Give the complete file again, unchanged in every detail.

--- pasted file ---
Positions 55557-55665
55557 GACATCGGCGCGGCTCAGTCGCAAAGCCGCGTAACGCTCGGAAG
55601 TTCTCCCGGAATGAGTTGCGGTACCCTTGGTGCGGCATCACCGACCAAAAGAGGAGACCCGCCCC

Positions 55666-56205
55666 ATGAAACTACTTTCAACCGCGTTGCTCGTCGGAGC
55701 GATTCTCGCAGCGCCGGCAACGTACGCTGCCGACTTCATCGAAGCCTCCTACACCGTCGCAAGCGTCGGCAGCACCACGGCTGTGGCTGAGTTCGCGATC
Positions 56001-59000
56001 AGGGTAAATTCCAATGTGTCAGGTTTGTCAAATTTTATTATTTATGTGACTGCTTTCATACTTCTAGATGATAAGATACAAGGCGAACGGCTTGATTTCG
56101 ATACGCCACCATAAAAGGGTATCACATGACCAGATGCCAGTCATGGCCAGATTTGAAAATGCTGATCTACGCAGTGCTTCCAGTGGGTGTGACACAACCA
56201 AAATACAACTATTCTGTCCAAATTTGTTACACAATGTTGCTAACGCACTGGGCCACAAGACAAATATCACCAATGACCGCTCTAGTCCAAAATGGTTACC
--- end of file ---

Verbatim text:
Positions 55557-55665
55557 GACATCGGCGCGGCTCAGTCGCAAAGCCGCGTAACGCTCGGAAG
55601 TTCTCCCGGAATGAGTTGCGGTACCCTTGGTGCGGCATCACCGACCAAAAGAGGAGACCCGCCCC

Positions 55666-56205
55666 ATGAAACTACTTTCAACCGCGTTGCTCGTCGGAGC
55701 GATTCTCGCAGCGCCGGCAACGTACGCTGCCGACTTCATCGAAGCCTCCTACACCGTCGCAAGCGTCGGCAGCACCACGGCTGTGGCTGAGTTCGCGATC
Positions 56001-59000
56001 AGGGTAAATTCCAATGTGTCAGGTTTGTCAAATTTTATTATTTATGTGACTGCTTTCATACTTCTAGATGATAAGATACAAGGCGAACGGCTTGATTTCG
56101 ATACGCCACCATAAAAGGGTATCACATGACCAGATGCCAGTCATGGCCAGATTTGAAAATGCTGATCTACGCAGTGCTTCCAGTGGGTGTGACACAACCA
56201 AAATACAACTATTCTGTCCAAATTTGTTACACAATGTTGCTAACGCACTGGGCCACAAGACAAATATCACCAATGACCGCTCTAGTCCAAAATGGTTACC